archaeoacoustics, earlier explorations seems to have been a bit more oozy-groovy than how it is currently practiced. What makes recent explorations fascinating for us is how easy it is to share a direct experience of that past via social media.Acoustic archaeology is a burgeoning field of inquiry into the past. The discipline seeks to understand how sound played a role in a given culture, using the artifacts of that culture and to abstract and reproduce sound from their artifacts. Also called
We have found some hopefully representative examples, both of ancient sound and explorations of those sounds, to share with you.
Babylonian poetry resurrected. The extinct Babylonian language was reconstructed in its spoken form by a group of scholars from Cambridge University headed by Dr. Martin Worthington. In order to uncover the secrets of the language's sounds, the group studied letter combinations and patterns internal to the written language and compared it to transcriptions into other, better known ancient languages.
Listen to Babylonian poetry.
Peruvian culture used architecture to create altered states. Miriam Kolar, of the Center for Computer Research and Acoustics at Stanford, spoke to Discovery News about her work on the underground tunnels created by the 3,000 year-old Chavín culture. Her work has shown the tunnels create a discomfiting rumble that resonates in the skull of living beings.
(Quote from Koral updated.)
"The structures could be physically disorienting and the acoustic environment is very different than the natural world. The iconography shows people mixed with animal features in altered states of being. Many of these figures have mucus trailing out of the nose indicative of people using psychoactive plant substances, so it's a likely they were having a hallucinogenic experience."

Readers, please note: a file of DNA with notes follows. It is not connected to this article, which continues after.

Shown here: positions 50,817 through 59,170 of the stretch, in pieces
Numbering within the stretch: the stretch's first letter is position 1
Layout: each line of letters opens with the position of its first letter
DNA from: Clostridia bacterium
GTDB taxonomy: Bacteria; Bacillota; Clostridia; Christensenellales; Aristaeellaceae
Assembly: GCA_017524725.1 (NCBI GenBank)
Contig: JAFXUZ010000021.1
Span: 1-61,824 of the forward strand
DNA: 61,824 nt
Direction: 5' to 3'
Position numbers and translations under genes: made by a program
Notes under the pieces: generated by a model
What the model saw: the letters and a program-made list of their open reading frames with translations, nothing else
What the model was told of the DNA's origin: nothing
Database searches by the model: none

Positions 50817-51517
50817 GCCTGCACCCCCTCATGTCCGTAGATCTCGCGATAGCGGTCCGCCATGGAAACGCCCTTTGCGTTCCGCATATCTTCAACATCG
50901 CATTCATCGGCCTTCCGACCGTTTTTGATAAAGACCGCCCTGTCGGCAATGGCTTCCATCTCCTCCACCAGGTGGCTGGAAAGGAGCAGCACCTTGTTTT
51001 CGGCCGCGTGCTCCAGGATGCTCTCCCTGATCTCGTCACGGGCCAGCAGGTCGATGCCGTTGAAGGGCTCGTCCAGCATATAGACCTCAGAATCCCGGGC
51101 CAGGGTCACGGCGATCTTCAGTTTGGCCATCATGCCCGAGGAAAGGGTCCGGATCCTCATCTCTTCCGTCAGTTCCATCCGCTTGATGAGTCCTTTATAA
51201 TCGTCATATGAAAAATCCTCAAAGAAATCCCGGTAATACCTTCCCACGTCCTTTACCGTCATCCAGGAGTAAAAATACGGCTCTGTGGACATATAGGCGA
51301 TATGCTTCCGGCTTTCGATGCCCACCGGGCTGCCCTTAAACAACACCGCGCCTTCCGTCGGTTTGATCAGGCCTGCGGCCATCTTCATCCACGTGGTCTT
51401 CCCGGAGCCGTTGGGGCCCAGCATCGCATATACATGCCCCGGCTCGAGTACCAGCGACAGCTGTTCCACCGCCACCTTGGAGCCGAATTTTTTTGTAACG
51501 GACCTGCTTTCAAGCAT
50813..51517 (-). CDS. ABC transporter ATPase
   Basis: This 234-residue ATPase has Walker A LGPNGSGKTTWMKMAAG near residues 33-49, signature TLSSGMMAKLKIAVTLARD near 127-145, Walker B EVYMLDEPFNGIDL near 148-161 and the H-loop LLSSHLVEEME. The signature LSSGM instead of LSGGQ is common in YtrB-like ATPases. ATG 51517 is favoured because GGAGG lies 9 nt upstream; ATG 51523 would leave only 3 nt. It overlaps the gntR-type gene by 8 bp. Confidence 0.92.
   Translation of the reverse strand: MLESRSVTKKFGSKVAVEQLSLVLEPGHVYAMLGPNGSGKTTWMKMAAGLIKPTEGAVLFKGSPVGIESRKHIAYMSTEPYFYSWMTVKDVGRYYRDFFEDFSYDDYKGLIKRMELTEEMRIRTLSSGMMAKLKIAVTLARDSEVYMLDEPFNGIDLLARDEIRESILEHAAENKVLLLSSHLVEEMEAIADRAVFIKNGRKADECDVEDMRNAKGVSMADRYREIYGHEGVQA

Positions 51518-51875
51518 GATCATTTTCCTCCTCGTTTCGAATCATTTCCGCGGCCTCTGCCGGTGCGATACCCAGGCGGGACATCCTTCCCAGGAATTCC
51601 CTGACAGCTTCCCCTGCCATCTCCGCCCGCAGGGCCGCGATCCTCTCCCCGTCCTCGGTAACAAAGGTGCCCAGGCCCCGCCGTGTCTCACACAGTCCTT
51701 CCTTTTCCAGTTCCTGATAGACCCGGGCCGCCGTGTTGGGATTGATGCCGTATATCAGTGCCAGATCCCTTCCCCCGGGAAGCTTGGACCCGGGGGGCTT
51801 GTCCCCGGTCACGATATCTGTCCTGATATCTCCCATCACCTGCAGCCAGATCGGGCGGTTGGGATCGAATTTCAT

The Mayan pyramid chirped like the sacred Quetzal. David Lubman compared the call of the sacred Quetzal bird, called the "spirit of the Maya," to the sound of clapping at the main staircase of Chichen Itza's Kukulkan pyramid. They were sonically equivalent. Kukulkan was associated symbolically with the bird. If they did built the pyramid to create the sound on purpose, why?
"In the cloud forest, sound can be more important than vision, because one can hear father than one can see. The acoustic channel in cloud forests is rich with the sounds of birds, insects and animals."
Listen to two Quetzal calls, followed by two claps in front of the main stair.
Stonehenge speaks. Was Stonehenge designed for sound as well as sight? It may well have been if the work of Trevor Cox and his peers are any indication. After "finger printing" the individual stones to measure the location's "impulse response," the acousticians plotted echo patterns and ran "anechoic" recordings of drumming through them on a computer.
Listen to the impulse response drumming from the incomplete original of Stonehenge and another from the impulse response of the replica of the complete Stonehenge at Maryhill, Washington in the U.S.
What does it all mean? That as a race we may have encoded the sounds that were important to us into the artifacts that we left behind as we moved through time. What sounds will our descendants find us to have valued?